Translations by Brian FrielThe action of this play takes place in late August 1833 at a hedge-school in the townland of Baile Beag - an Irish speaking community in County Donegal. The scholars are a cross-section of the local community, from a semi-literate young farmer to and elderly polygot autodidact who reads and quotes Homer in the orginal. In a nearby field camps a recently arrived detachment of the Royal Engineers, engaged on behalf of the Britsh Army and Government in making the first Ordnance Survey. For the purposes ofr cartography, the local Gaelic place names have to be recorded and transliterated - or translated - into English, in examining the effects of this operation on the lives of a small group of people, Irish and English, Brian Friel skillfully reveals the unexperctedly far-reaching personal and cultural effects of an action which is at first sight purely administrative and harmless. While remaining faithful to the personalities and relationshiops of those people at that time he makes a richly suggestive statement about Irish - and English - history.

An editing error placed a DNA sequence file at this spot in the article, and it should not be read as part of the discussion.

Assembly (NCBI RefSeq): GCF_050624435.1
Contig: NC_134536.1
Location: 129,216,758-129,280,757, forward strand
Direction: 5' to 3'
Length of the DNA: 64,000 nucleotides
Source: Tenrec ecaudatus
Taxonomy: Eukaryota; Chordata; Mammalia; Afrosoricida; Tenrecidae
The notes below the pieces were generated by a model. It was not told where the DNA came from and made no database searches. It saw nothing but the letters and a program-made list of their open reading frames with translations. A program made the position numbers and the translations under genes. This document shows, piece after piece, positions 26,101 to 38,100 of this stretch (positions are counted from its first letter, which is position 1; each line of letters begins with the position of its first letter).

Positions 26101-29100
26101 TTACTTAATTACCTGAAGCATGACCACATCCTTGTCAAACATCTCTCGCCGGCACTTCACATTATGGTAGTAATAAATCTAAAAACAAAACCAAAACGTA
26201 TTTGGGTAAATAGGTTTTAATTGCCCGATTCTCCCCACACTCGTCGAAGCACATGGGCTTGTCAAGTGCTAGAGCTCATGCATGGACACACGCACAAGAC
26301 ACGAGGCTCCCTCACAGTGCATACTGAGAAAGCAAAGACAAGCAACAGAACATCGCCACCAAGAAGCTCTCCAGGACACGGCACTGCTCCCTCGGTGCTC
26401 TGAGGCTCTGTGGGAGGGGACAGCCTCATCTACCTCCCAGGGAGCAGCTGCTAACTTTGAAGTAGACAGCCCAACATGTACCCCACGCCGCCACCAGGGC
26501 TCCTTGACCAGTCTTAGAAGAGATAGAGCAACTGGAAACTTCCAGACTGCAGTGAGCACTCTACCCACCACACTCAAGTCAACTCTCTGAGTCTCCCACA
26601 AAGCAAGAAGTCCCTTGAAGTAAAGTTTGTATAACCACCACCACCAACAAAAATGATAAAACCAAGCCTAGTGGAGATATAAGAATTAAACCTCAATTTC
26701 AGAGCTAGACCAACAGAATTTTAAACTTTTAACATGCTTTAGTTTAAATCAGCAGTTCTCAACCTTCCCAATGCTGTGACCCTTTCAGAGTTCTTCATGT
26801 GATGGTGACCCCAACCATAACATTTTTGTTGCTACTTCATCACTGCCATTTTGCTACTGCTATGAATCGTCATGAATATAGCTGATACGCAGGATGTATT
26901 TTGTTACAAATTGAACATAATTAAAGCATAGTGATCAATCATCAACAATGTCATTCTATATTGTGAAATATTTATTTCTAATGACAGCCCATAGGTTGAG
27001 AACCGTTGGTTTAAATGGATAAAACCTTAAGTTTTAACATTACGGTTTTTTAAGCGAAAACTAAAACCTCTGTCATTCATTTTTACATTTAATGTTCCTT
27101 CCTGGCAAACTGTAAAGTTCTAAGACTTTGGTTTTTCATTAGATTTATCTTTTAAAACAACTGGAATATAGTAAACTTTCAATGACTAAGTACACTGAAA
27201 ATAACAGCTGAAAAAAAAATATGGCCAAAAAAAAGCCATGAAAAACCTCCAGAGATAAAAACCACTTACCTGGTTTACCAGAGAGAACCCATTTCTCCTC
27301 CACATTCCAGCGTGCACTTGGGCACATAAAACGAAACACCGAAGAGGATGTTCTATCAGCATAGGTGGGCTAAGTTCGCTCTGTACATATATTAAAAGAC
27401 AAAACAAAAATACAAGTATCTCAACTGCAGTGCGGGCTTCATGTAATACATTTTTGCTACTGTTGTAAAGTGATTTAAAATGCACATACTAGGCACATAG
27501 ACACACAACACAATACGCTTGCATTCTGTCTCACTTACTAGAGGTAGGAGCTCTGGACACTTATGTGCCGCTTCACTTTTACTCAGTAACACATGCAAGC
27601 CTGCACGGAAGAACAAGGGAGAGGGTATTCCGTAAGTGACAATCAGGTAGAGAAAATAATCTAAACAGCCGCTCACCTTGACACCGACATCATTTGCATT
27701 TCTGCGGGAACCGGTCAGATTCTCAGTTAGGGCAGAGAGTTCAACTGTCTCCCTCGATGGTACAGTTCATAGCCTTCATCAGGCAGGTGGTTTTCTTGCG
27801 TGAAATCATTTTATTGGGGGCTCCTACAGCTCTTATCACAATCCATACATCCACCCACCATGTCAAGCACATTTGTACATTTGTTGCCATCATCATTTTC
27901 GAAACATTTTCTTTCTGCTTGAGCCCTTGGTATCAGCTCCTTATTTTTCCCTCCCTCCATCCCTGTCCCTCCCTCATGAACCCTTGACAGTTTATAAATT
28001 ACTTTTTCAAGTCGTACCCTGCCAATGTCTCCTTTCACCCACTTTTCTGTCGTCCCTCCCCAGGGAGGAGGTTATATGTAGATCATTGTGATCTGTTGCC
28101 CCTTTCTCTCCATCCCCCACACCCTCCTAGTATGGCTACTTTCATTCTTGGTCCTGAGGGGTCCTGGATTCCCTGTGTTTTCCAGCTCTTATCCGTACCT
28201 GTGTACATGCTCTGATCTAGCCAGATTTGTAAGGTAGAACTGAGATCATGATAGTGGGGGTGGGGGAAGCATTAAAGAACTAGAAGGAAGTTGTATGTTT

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In a hedge school situated in an old barn, Manus , a lame man in his late twenties or early thirties, is teaching Sarah , a waif-like young woman with a severe speech defect, to say her name. In the corner is Jimmy Jack Cassie , a bachelor in his sixties who loves reading Homer aloud in ancient Greek. Manus wonders where Hugh , his father and the school master, is. Sarah mimes rocking a baby and drinking, which Manus understands to mean that Hugh is at a pub following a christening. She and Jimmy have a brief conversation in Latin before Maire comments that she is even worse in English—a theatrical conceit becomes clear in this moment that the characters on stage are actually speaking Irish, even as an audience hears English.